Jaguar XFR

Revised flagship delivers aggression and refinement in equal measure

Overall Auto Express Rating

4.0 out of 5

It's hard to believe that the XF was launched three years ago. While the original design wasn’t exactly dated, this refresh has done it no harm. In XFR trim it has addressed a major criticism – that the car didn’t look special enough. And although the updates don’t stretch to mechanical enhancements, customers will be still able to enjoy interior improvements that offer a genuine benefit.

Looking at the previous version of Jaguar’s BMW M5 rival, you’d hardly have suspected the mind-blowing performance that lay beneath its mild-mannered exterior. Yes, the XFR appeared different to less powerful models, but it wasn’t that much more aggressive. This is something the new version addresses.
As with the rest of the revised XF line-up, the flagship’s radiator grille, bonnet and front wings have been subtly altered. The grille is more vertical and the headlamps – now with bi-function xenon technology – are thinner, with new LED running lights in what Jaguar calls a J-blade shape.
All models get a bigger bonnet bulge, and on the XFR,the three vents below the grille are finished in black rather than chrome. They are also bigger, and combine with a more prominent chin spoiler.
Behind the front wheels the vertical vents remain, but to fit in with the XK and XJ models they are topped with a horizontal chrome strip bearing the brand name. At the rear, in line with other Jaguars, there are new LED lights. The XFR also comes with a discreet little boot lip spoiler. 
This combines with a new race car-style diffuser – positioned in between the pair of twin tailpipes – to improve stability at speed.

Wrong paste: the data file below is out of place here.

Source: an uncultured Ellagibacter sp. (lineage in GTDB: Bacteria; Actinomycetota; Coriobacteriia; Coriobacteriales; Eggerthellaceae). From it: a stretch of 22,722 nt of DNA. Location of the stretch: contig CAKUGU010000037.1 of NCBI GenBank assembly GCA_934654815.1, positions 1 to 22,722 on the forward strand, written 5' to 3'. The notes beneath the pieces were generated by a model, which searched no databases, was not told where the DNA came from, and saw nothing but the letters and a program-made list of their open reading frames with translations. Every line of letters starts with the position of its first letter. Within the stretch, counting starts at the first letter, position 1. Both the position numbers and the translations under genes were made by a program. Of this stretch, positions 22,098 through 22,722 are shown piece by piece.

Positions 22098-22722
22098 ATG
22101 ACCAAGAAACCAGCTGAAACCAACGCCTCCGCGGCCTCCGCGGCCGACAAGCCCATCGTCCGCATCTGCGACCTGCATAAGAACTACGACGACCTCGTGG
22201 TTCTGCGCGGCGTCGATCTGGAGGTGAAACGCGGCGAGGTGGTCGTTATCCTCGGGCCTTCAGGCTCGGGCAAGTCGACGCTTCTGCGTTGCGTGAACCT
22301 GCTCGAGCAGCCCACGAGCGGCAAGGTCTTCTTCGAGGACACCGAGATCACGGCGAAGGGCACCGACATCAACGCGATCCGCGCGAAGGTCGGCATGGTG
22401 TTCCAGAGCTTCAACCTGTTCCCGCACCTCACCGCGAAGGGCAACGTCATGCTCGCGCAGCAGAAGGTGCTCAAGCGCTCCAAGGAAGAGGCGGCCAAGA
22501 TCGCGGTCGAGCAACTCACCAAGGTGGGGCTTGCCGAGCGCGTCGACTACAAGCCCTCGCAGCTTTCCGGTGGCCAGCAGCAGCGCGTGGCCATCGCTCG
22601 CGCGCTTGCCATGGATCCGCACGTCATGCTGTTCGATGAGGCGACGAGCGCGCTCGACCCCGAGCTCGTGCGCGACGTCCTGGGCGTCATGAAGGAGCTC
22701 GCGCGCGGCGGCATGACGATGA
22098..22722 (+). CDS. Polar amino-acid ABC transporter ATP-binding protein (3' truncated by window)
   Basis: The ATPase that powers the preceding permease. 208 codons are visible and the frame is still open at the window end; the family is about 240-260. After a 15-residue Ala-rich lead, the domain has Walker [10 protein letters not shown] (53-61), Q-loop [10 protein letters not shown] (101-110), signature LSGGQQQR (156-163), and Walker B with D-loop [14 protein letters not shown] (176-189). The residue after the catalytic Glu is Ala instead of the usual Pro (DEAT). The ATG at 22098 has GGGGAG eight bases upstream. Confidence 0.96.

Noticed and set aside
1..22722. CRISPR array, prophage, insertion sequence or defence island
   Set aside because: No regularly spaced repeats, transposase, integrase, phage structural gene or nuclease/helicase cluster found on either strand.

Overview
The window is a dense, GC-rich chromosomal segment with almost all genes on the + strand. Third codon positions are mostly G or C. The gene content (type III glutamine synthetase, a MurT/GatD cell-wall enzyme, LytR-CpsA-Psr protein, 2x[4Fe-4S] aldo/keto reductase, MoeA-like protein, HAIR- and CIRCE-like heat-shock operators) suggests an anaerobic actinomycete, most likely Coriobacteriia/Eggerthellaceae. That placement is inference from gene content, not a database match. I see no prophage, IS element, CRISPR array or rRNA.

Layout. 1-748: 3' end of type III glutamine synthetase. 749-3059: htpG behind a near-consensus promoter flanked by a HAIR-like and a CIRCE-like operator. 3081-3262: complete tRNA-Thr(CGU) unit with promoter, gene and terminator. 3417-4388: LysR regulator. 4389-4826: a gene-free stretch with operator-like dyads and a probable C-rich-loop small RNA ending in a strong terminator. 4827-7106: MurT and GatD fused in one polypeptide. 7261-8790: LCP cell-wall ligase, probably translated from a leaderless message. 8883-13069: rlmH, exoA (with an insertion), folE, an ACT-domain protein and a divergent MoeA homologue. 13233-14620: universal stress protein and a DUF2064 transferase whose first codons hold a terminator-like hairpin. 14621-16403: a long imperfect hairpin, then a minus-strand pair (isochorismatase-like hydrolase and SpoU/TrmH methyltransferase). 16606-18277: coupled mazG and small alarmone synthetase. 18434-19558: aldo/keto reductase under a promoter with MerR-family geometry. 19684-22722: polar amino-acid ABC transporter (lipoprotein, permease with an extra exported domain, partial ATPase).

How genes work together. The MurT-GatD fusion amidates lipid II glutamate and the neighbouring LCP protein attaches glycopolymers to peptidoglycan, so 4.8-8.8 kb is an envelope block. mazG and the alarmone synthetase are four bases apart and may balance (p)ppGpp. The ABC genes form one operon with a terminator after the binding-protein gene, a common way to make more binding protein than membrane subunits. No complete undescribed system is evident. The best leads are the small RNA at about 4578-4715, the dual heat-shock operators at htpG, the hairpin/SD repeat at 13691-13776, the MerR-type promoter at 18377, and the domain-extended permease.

At the side the sill lips remain, and these now look more at home within the XF’s overall framework. The result on this model is a much more aggressive stance than on less performance-oriented cars. 
Inside, drivers sit behind a new, smarter-looking steering wheel, and the switches on the centre console are black plastic rather than silver. This means the dash doesn’t look quite as cohesive as before, but they’re easier to see in sunlight.
The software in the centre dash screen has been updated, making reactions quicker. And instead of the rapidly dating black and white graphics in the driver’s readout between the dials, this is now colour, as inspired by the XJ. The new leather sports seats grip you well, too.
Under the bonnet, the XFR still features the growling supercharged 5.0-litre V8, and power and torque outputs look impressive enough on paper. On the road, they are electrifying. 
Put your foot down, and with peak torque reached at 2,500rpm and then stretching all the way to 5,500rpm, the car’s mass appears to shrink around you.
This is exaggerated on fast, winding roads. The XFR doesn’t feel like a large saloon. Body control is excellent, it turns into corners precisely and it seems more agile than a vehicle this size has any right to. It’s an extremely accomplished car.
Those talents extend to the ride, which is so supremely comfortable that it’s easy to forget you’re in a saloon that will give many sports cars a run for their money. Enhancing things further is the refined nature of the well finished cabin. While there’s some exhaust gruffness as the revs rise, it’s muted compared to the identically powered XKR.
All the changes bring a price rise over the old car. The new XFR costs £950 more, at £65,350, and we think it’s money well spent.

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